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2004-12-14 11:04 AM
No Virginia, Atheists Aren't Evil
Many, many, many thanks to Derek James for pointing out this letter to the editor and response posted at the blog The Church of Critical Thinking.
This is why those of us who speak up against the constant erosion of the church/state barrier continue to fight. We're not popular, and we're not heathens. We're concerned citizens who believe in the individuals right to choose.
Enough from me. I only wish I had the ability to write this young girl in such a compassionate, yet honest way.
To the editor:
I am 16 years old, and have lived through a malignant brain tumor. The only reason I am alive today is thanks to God's hand.
Now people are trying to get "In God We Trust" taken off the dollar bill, and "One nation under God" out of the Pledge of Allegiance. What's next, outlawing churches?
I realize there is a separation of church and state, however, by the first Bill of Rights, "Freedom of speech, press and religion" is a constitutional right. I also realize that not everyone believes in the same God, however, the dollar bill an the "Pledge of Allegiance" do not specify God the Father, Son and Holy Spirit, but rather God in general, so all religions are free to worship Him as they wish.
How is it justified that God be taken off and out of everything? Please explain this to me for I am very frustrated and confused.
Ashley Young, Macon
I'm so glad to hear that you have successfully made it through your diagnosis and treatment of having a malignant brain tumor. I can only imagine what the experience must have been like. I suspect it was scary and uncertain and that you have become a stronger person for having lived through it. I'll bet that your family was important in helping you get through it, and that prayer helped your family deal with it together. I can understand why you would be frustrated and confused that people would want God taken out of everything, when He has been so helpful in your time of need.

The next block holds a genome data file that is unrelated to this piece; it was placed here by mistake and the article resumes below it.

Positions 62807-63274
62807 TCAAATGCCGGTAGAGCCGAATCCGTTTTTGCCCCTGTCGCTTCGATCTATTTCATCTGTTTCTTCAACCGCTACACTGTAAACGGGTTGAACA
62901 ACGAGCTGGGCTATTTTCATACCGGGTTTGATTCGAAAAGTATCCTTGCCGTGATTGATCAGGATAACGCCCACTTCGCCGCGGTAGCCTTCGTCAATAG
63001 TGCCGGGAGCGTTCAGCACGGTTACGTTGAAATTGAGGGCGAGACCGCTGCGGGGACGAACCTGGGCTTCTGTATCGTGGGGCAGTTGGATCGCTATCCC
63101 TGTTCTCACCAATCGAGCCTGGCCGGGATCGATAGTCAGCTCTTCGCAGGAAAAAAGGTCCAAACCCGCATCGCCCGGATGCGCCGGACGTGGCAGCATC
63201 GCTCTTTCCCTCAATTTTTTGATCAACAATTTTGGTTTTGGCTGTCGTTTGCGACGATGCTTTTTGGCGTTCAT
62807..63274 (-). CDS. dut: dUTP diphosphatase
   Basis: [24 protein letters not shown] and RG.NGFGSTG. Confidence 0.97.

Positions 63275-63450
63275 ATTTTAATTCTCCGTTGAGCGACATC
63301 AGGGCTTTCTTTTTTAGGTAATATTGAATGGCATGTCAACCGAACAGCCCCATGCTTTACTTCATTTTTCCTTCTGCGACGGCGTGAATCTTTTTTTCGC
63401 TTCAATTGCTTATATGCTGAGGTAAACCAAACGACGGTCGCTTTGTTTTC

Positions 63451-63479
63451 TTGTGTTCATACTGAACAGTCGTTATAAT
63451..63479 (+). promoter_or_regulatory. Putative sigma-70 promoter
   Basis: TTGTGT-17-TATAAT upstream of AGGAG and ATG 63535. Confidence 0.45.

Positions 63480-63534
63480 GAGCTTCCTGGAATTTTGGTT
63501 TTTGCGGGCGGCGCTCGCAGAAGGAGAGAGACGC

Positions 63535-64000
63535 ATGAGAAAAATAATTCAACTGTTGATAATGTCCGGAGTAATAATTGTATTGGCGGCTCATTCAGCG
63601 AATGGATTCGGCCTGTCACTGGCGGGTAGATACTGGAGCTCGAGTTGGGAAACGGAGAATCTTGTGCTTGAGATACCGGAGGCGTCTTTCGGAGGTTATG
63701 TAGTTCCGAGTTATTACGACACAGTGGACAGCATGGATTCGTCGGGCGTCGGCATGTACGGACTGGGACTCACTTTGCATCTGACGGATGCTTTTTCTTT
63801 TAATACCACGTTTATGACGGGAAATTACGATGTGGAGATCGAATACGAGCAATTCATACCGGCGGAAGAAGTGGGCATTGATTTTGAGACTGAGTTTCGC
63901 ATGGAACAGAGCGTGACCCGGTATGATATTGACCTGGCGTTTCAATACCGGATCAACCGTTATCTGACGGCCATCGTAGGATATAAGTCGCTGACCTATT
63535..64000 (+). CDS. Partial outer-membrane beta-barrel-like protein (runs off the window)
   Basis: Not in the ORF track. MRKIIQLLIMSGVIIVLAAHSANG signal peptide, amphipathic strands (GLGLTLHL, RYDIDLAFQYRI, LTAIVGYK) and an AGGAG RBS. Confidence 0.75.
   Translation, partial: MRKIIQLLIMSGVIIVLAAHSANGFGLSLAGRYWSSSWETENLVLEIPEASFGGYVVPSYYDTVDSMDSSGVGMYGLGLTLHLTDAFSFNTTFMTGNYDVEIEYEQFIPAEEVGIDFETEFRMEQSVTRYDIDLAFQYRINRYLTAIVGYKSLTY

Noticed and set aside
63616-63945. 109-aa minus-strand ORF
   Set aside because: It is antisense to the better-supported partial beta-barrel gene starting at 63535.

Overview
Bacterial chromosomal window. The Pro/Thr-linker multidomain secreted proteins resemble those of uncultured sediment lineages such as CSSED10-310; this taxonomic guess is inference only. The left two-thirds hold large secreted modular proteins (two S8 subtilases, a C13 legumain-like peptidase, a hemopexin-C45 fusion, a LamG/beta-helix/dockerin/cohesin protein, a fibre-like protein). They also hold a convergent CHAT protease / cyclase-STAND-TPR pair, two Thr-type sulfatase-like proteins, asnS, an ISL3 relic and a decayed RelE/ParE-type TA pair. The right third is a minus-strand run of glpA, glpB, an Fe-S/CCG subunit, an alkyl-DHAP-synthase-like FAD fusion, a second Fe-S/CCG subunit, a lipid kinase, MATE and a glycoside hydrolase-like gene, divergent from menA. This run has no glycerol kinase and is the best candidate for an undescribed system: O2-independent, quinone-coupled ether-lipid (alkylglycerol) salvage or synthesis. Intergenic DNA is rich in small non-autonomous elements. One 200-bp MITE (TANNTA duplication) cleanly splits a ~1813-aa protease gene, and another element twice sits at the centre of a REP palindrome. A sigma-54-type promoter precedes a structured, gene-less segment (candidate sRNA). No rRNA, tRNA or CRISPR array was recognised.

Can you imagine if you weren't allowed to pray to God? What would your family have done if you went to church on Sunday and there were government trucks all over the place, and men in dark suits and sunglasses standing around saying, "Sorry, Churches are closed. There's a new rule. You're not allowed to pray to God. And don't let us catch you praying at home, either." That would be terrible!
What if it was even more outrageous: What if all those government workers were going in the Church, removing the statue of Christ, and replacing it with a giant Redwood Tree? What if they said, "Okay, your church is re-opened now, and you're allowed to pray again, but you have to pray to the Giant Redwood Tree. No more praying to God or Jesus. Just the Giant Redwood Tree." Obviously, that would be outrageous! The government can't go into your church and demand that you pray to a tree!
You know why they can't demand that you pray to a tree? Because the First Amendment makes sure that the Government isn't allowed to get involved with religion. The First Amendment makes sure that you're allowed to pray to God if you want to. But it also makes sure that if someone doesn't want to, the Government can't say that they have to.